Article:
Thursday, June 30, 2011

Can You See Me Now?

I am knitting stripes.  These are not shrinking violet strips.  These are high contrast stripes in shades and textures that jump out and say, "look at me!"

Even though these particular stripes speak to me, they are quite boring to knit.  The same thing
and over
and over
and over even more.

But every now and again, there are wedges to be knit and  that breaks up the monotony of stripe after stripe.

Watch out world, here I come!

Well, after a massive amount of  monotony broken up by bright wedgie-ness.

Tuesday, June 28, 2011

Modelette Time

One of the charms of any LYS is the availability of willing models.  No arms were twisted in the taking of these photos of the Fantasy Jacket.

Remember - this is advanced crochet.  So, wipe off that drool and choose one of the following:

1.  Grab stick and string.  Hook On
2.  Grab stick and string.  Take a Class
3.  Grab stick and string.  Negotiate a Deal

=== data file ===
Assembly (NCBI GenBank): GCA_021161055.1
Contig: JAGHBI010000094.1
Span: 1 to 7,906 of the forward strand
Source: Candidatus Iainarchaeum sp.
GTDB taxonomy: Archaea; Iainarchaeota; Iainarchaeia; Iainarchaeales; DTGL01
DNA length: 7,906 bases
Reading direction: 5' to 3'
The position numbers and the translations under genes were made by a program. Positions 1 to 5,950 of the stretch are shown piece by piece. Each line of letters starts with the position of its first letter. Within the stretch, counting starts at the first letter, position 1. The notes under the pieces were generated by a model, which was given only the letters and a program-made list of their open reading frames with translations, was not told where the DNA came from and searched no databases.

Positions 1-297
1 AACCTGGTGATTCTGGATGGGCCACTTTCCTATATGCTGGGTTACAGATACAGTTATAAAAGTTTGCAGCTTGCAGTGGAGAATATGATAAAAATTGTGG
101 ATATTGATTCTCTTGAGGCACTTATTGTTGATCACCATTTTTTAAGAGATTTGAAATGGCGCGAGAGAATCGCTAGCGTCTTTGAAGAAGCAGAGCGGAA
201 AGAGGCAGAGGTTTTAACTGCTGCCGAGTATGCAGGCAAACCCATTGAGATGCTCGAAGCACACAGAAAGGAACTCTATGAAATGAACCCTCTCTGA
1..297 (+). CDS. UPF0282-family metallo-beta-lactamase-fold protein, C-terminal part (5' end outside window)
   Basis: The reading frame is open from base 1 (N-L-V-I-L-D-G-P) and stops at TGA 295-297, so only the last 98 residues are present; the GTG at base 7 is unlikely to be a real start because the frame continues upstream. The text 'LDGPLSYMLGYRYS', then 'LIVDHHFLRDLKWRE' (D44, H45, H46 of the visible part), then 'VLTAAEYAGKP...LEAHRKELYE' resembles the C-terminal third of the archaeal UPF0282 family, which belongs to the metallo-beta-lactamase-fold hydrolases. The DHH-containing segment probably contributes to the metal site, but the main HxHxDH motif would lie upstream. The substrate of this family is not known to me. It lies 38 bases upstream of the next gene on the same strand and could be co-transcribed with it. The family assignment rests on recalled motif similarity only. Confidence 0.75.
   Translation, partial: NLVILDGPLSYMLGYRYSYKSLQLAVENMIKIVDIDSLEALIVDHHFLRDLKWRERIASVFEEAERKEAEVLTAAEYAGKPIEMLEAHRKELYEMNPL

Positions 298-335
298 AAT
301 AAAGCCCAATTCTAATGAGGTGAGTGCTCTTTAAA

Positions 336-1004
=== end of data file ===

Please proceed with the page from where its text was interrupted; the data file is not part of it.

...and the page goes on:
No matter which option you choose, this Rowan Magazine is required.

The sizing on this pattern is very forgiving.  The model here is not the intended final owner and yet, it fits her well.   You'll want to know that the jacket hangs longer in the back on moi (given my height) and thus covers more of what I have to cover.    That's a good thing for me.  

Don't stare too closely at this photo.  The photo was taken rather quickly before we fiddled with the cashmere over the cotton.   The lower edges of the fronts are, I assure you, exactly even.  Dare I state that they are "mirror images" so perfect is the result of those hours and hours of fretting and pining and measuring and re-doing ad infinitum.

(Stop it, Lenora!  Quit dwelling on the struggle.  Revel in the result)

Monday, June 27, 2011

Fantasy . . . . not entirely

Confession time.  Not every moment of the Fantasy Jacket is a fantasy of yarn-ness.  Even when working 100% cashmere.  Once I figured out the look of the pattern repeats, the making of the back  and fronts was easy.  Not easy peasy.  Only easy.  That is because the pattern lines up in a very repetitive manner - it does not increase or decrease oddly.  Nice rows horizontally and vertically with a predictable offset that results in the peaks and valleys.